Our History

Not until the 19th century did the working classes have access to culture and this largely came from the Mechanics Institute Movement starting in the 1820s. This path was quickly followed by the middle classes who set up Athenaeums. In 1866 Canon Henry Robert Smith, Vicar of Grange, purchased land in Main Street and arranged for the building of the Working Men’s Institute which still stands to this day. Cultural and social programmes were provided and later a library was added. By the beginning of the 20th century several specialist societies such as the Photographic Society and the Natural History Society had been formed taking over the role previously provided by the Working Men’s Institute.

Grange Lecture Society held its first meeting in the Victoria Hall on 6th January 1908 and apart from a few years in the 1920s this has been its regular venue to the present day. It aims to provide a programme of informative and entertaining talks on a wide range of topics including travel, art, history, literature, music science and medicine etc. Over the years many famous people have spoken to the Lecture Society including in recent times Sir Bernard Ingham, David Starkey and Nicholas Crane.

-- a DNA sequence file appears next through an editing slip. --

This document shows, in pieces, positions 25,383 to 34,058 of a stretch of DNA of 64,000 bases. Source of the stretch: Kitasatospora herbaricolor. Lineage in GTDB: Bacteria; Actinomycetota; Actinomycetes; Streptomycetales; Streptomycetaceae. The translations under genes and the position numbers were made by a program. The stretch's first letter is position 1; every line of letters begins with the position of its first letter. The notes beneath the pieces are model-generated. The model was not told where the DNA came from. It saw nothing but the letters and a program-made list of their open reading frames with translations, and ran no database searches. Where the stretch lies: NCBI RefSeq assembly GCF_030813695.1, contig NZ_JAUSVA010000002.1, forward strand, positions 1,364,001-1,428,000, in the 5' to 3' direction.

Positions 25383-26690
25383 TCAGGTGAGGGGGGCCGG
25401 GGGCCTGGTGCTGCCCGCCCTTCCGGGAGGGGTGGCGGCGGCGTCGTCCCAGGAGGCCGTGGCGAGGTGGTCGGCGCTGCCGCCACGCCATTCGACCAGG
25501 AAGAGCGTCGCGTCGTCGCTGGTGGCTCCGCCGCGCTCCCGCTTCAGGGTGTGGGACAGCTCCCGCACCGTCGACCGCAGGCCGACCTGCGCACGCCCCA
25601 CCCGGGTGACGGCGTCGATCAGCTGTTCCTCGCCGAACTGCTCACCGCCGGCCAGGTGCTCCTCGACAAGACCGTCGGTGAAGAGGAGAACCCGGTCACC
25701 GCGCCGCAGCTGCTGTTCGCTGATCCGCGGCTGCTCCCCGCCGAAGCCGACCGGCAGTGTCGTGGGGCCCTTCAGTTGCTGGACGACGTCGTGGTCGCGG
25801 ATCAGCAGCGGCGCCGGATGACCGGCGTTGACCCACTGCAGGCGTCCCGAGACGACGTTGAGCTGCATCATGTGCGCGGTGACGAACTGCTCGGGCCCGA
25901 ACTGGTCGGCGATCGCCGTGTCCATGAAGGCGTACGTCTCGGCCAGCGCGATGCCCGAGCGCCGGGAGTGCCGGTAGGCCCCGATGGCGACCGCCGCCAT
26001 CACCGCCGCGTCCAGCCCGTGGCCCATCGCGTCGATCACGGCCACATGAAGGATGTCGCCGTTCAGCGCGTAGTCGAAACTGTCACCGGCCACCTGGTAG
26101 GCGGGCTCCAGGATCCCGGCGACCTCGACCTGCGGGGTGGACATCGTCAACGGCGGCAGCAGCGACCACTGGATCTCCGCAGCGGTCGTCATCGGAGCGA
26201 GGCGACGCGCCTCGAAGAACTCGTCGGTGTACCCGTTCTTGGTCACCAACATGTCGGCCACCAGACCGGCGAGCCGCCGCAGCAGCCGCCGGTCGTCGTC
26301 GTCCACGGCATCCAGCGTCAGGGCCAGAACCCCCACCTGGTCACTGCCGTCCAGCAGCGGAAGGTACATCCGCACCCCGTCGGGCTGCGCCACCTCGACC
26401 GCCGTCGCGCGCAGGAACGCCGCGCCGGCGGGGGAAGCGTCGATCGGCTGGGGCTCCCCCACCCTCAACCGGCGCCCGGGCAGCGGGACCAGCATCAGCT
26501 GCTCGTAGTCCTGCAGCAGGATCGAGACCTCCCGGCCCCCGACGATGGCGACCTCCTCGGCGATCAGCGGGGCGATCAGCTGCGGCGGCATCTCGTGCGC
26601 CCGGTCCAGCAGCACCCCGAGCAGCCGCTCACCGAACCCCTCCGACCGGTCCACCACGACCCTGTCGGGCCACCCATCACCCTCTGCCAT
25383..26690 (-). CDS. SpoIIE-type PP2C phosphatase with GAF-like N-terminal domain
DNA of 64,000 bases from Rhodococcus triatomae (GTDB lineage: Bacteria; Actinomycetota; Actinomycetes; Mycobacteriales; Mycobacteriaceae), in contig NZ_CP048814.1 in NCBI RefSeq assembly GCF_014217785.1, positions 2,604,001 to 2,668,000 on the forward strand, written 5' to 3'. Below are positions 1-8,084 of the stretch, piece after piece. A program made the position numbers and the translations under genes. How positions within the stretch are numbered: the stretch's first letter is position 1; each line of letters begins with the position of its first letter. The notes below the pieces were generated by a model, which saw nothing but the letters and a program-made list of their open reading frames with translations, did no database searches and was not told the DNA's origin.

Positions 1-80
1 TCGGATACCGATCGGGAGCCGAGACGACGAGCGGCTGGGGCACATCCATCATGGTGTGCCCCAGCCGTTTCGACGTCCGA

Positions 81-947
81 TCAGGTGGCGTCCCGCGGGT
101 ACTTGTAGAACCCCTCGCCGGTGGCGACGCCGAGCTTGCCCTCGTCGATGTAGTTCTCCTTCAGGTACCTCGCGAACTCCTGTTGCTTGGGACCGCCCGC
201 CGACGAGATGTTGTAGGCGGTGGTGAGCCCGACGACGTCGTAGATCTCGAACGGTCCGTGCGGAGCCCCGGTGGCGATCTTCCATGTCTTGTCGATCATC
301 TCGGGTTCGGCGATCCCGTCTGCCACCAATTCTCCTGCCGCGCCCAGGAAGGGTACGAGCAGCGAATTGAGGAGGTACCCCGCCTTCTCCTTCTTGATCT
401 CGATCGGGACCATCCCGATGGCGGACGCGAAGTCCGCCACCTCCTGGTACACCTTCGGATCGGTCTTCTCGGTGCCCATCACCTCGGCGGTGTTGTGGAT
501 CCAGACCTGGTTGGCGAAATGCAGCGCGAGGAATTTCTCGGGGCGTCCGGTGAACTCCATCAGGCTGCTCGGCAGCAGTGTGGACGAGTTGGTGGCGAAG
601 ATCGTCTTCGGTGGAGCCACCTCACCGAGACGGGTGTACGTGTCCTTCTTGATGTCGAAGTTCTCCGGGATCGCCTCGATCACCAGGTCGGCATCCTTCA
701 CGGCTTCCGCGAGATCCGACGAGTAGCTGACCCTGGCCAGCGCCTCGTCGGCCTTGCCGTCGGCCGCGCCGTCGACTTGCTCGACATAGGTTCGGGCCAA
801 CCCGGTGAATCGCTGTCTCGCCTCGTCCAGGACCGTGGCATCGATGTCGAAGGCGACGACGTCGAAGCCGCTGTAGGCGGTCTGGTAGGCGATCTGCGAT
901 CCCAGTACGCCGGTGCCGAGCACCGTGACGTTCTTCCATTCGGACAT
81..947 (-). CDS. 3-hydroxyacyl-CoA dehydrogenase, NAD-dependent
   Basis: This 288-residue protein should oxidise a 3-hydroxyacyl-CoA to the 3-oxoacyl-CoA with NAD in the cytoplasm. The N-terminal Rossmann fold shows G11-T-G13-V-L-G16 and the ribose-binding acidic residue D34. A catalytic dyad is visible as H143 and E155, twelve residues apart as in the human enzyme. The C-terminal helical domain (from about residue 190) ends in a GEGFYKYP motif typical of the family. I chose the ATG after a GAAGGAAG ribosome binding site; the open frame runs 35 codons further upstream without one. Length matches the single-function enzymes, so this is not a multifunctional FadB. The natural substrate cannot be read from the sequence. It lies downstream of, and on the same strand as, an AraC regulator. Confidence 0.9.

Throughout its lifetime the Lecture Society and its programmes have adapted to changing tastes and interests. In its second century the Society remains a leading force in the cultural life of Grange and long may it remain so.


To mark the millennium a leather bound visitors book was obtained to be signed by lecturers and contain details of lectures together with the lecturer’s comments. This book is available for inspection before and after lectures.